John Calvin: “The Knowledge of God and the Knowledge of Man”
Our wisdom, in so far as it ought to be deemed true and solid Wisdom, consists almost entirely of two parts: the knowledge of God and of ourselves. But as these are connected together by many ties, it is not easy to determine which of the two precedes and gives birth to the other. For, in the first place, no man can survey himself without forthwith turning his thoughts towards the God in whom he lives and moves; because it is perfectly obvious that the endowments which we possess cannot possibly be from ourselves; nay, that our very being is nothing else than subsistence in God alone.
In the second place, those blessings which unceasingly distil to us from heaven are like streams conducting us to the fountain. Here, again, the infinitude of good which resides in God becomes more apparent from our poverty. In particular, the miserable ruin into which the revolt of the first man has plunged us compels us to turn our eyes upwards. We are accordingly urged by our own evil things to consider the good things of God; and, indeed, we cannot aspire to Him in earnest until we have begun to be displeased with ourselves. Every person, therefore, on coming to the knowledge of himself, is not only urged to seek God, but is also led as by the hand to find him.
On the other hand, it is evident that man never attains to a true self-knowledge until he has previously contemplated the face of God, and come down after such contemplation to look into himself. For (such is our innate pride) we always seem to ourselves just, and upright, and wise, and holy, until we are convinced by clear evidence of our injustice, vileness, folly, and impurity. Convinced, however, we are not, if we look to ourselves only, and not to the Lord also—He being the only standard by the application of which this conviction can be produced. For since we are all naturally prone to hypocrisy, any empty semblance of righteousness is quite enough to satisfy us instead of righteousness itself.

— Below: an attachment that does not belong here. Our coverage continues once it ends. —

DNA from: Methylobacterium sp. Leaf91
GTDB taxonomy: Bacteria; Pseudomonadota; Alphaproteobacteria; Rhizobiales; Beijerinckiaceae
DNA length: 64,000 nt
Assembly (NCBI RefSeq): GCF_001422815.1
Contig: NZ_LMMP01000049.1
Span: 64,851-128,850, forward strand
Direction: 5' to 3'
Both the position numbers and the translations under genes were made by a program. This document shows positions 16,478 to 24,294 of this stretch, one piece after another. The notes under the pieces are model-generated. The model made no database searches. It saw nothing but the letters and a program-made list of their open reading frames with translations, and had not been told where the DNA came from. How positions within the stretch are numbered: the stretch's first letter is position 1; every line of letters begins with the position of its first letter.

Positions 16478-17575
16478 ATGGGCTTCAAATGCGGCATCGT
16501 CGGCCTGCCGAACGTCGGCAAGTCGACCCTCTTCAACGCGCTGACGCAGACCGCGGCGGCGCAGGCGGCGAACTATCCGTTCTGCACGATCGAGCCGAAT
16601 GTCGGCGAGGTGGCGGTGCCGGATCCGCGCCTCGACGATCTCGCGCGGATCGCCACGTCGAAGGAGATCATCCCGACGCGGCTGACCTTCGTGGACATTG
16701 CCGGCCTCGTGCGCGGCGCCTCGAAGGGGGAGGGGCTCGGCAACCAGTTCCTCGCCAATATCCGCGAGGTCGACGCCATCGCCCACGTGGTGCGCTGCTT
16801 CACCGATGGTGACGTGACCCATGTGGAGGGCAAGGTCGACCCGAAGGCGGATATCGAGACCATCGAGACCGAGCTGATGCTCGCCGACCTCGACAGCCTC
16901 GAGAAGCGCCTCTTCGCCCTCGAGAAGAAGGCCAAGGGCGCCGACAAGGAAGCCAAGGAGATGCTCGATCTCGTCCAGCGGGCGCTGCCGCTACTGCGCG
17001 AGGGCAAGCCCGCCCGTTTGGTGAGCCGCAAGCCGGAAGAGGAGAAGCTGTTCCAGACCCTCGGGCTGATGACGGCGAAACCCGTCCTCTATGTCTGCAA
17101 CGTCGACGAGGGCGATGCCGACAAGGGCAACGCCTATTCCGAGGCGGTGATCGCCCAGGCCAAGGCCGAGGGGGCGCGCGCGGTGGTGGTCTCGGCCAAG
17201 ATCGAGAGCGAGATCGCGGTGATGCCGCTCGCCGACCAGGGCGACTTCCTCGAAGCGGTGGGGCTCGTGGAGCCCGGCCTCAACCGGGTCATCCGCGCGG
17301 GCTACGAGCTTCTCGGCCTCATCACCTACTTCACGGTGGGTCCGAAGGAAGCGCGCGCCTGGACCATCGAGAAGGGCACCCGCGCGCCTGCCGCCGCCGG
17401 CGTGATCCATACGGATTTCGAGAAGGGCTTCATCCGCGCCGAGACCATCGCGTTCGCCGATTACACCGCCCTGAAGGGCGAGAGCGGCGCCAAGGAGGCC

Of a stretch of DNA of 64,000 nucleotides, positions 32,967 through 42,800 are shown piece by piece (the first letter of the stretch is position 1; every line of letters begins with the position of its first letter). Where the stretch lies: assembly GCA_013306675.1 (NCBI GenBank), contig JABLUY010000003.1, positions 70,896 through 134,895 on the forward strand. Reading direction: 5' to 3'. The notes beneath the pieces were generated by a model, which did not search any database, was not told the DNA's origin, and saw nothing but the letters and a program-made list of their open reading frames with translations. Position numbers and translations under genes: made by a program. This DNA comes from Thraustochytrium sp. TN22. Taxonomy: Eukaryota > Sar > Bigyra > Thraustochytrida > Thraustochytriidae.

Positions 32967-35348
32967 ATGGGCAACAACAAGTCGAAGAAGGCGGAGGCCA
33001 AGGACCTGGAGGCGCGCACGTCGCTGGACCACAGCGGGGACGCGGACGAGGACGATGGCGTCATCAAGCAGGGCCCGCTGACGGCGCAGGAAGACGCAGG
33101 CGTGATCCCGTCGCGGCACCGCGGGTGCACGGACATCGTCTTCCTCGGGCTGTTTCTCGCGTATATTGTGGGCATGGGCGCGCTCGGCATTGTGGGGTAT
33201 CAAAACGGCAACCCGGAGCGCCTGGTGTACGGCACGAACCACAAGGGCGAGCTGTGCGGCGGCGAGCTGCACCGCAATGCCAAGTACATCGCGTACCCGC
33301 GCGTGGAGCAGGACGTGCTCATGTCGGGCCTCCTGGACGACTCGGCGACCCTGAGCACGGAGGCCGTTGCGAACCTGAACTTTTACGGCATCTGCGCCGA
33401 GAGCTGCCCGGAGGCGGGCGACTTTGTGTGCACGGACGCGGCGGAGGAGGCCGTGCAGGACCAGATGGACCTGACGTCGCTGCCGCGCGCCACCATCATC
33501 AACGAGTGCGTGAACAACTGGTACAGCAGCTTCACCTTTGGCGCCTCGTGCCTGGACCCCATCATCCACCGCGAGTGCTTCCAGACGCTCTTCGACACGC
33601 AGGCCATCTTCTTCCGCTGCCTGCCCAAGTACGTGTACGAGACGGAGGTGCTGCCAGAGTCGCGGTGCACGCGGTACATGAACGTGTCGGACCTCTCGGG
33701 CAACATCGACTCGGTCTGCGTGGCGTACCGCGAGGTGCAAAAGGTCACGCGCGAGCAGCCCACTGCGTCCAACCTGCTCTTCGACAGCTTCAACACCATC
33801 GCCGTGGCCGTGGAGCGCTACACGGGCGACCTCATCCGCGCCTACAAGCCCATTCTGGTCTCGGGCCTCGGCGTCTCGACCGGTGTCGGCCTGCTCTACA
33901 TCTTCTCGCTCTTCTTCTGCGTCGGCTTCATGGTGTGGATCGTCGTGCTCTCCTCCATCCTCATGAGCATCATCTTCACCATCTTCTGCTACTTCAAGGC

But should we once begin to raise our thoughts to God, and reflect what kind of Being he is, and how absolute the perfection of that righteousness, and wisdom, and virtue, to which as a standard we are bound to be conformed, what formerly delighted us by its false show of righteousness will become polluted with the greatest iniquity; what strangely imposed upon us under the name of wisdom will disgust by its extreme folly; and what presented the appearance of virtuous energy will be condemned as the most miserable impotence. So far are those qualities in us, which seem most perfect, from corresponding to the divine purity.
Hence that dread and amazement with which, as Scripture uniformly relates, holy men were struck and overwhelmed whenever they beheld the presence of God. When we see those who previously stood firm and secure so quaking with terror that the fear of death takes hold of them—nay, they are, in a manner, swallowed up and annihilated—the inference to be drawn is that men are never duly touched and impressed with a conviction of their insignificance until they have contrasted themselves with the majesty of God.
But though the knowledge of God and the knowledge of ourselves are bound together by a mutual tie, due arrangement requires that we treat of the former in the first place, and then descend to the latter.
~ From The Institutes of Christian Religion